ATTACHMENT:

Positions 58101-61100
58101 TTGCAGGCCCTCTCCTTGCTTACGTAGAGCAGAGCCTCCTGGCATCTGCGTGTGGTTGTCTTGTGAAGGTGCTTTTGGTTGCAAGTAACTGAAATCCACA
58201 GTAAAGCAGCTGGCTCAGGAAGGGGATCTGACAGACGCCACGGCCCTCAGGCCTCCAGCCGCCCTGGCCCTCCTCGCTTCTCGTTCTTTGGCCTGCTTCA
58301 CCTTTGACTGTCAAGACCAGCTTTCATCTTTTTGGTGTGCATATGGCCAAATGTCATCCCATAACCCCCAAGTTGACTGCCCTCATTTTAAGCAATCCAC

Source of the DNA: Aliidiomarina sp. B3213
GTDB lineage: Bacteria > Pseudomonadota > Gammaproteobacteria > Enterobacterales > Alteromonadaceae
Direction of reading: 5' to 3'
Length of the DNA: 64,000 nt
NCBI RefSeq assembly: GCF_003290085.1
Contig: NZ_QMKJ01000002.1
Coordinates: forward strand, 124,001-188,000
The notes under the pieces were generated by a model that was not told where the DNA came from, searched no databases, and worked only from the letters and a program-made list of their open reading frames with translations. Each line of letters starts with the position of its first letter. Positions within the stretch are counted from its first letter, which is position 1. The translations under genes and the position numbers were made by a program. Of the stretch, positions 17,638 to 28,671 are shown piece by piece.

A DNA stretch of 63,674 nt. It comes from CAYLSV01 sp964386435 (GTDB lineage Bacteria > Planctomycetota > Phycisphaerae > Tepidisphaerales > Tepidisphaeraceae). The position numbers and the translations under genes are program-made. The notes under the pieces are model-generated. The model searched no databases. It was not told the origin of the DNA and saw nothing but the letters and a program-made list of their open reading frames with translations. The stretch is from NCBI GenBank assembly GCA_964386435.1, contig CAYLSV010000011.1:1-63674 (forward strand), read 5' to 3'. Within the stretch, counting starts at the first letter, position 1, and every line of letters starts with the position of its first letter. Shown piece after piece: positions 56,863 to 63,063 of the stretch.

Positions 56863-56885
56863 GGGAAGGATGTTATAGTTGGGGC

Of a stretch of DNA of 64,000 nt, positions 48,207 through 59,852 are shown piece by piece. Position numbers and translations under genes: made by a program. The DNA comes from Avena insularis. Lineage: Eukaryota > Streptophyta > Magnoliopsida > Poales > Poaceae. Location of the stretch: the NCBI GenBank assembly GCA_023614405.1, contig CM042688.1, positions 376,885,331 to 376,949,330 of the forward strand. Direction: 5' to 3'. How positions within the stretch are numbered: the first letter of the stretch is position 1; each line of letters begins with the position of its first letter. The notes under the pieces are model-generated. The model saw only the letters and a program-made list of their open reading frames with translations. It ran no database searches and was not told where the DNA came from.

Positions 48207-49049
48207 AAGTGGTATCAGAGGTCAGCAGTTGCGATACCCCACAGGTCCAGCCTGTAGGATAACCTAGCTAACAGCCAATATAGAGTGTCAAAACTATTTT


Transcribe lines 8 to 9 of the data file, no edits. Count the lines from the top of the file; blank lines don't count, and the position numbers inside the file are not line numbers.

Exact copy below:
Length of the DNA: 64,000 nt
NCBI RefSeq assembly: GCF_003290085.1